In early 2019 I found soil mealybugs on a couple of my plants. The infected violets came out of the quarantine three months before that and were considered healthy by me. Obviously, my quarantine failed and was not enough.
Soil mealies are disgusting and can destroy a collection quickly. What’s more important, we have lots of pesticides restrictions in New Zealand and can not use most of the products widely used overseas. We also have a very limited number of named varieties in the country, so pest-destroyed collection can be irreplaceable.
The affected plants came from the same reliable source, were quarantined for five weeks, and happily bloomed for a couple of months. I think they had a bug or two on their roots when arrived, and it took a few months for the bugs to breed. After that outbreak, I added a few more steps to my pest-control procedure.
My current quarantine routine for new plants
- I quarantine longer now. New Zealand biosecurity rules require at least three months quarantine for plants coming to the country for a reason. I aim for the same period now for any leaves and plants.
- I handle quarantined plants separately, wash my hands and tools with hot soapy water after and use hand sanitizer and methyl spirit for tools before I touch plants from my collection.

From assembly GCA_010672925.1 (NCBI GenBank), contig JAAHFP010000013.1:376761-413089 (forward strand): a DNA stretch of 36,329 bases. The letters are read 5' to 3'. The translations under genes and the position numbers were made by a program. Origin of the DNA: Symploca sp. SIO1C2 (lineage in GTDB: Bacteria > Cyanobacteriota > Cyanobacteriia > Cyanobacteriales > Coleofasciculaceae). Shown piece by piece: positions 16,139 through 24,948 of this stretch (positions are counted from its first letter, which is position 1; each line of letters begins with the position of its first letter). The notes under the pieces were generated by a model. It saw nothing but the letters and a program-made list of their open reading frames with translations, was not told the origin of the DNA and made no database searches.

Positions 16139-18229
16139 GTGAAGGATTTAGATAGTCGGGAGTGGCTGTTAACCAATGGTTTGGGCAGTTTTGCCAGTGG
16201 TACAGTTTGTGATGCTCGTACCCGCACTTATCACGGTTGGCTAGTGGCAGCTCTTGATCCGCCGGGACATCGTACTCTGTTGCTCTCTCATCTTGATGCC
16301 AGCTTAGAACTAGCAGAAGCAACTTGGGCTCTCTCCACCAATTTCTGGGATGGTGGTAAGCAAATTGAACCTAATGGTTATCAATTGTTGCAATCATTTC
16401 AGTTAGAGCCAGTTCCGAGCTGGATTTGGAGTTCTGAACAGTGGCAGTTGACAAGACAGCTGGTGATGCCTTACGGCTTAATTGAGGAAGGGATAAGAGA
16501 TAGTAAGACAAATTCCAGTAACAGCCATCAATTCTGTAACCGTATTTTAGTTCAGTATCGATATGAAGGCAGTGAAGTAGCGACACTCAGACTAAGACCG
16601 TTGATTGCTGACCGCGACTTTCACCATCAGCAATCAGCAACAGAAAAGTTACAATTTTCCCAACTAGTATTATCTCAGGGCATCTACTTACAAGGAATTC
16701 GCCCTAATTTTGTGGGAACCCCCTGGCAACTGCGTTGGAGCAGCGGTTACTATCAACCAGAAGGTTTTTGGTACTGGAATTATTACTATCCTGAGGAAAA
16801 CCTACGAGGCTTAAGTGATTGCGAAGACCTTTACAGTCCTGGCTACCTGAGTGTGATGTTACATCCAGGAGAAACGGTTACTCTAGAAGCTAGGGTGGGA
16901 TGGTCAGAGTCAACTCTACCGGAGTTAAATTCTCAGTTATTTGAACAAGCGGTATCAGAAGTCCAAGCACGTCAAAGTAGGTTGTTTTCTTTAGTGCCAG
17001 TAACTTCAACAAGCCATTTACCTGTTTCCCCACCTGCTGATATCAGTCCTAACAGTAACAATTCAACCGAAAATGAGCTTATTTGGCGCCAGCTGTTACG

- In summer, newcomers live in the downstairs toilet – the light on the windowsill there is perfect. In winter, the ‘toilet quarantine facility’ is too cold, so I have to keep new plants with the rest of the collection: on the domed tray, or in a deli container with lid, or in a ziplock bag. Lower shelf is preferable because the potential pest would rather travel down than crawl up.
- Plants from different sources are quarantined separately to avoid possible cross-contamination. For example, I have a domed tray of leaves from one collector, and just one plant in a ziplock bag from another.
- I write the quarantine start date on the pot label – so I won’t forget.
- I take any new plant out of its pot and check the roots very thoroughly. I am not afraid to disturb the roots – they grow back quickly. I often get rid of most of the potting mix and roots in the process to make sure there are no soil mealybugs hiding there.
- Newcomers are not getting fancy pots privileges – their first home is a transparent plastic container. This way, I can see the roots during and after the quarantine.
It doesn’t end after the quarantine
- Wick-watered plants never share water reservoir to avoid bugs travel.
- I cover my potting bench with newspapers when repotting any plants (even ‘clean’ ones from my collection). Every plant is handled on its own paper sheet. I carefully fold it and discard after each plant.
- Tools go to 70% methyl spirit after each plant. I wear vinyl gloves when pot and repot, so use the same product on my gloved hands after each repotted plant.
- I soak all used pots and water reservoirs in hot soapy water, wash them, soak in a bleach solution overnight, rinse and dry.
- Totally unhappy plants land in a rubbish bin. I am well past ‘I am not able to get rid of a violet’ stage. I am perfectly able now and have no regrets.
- I don’t bring any bouquets home – they are a pest bus.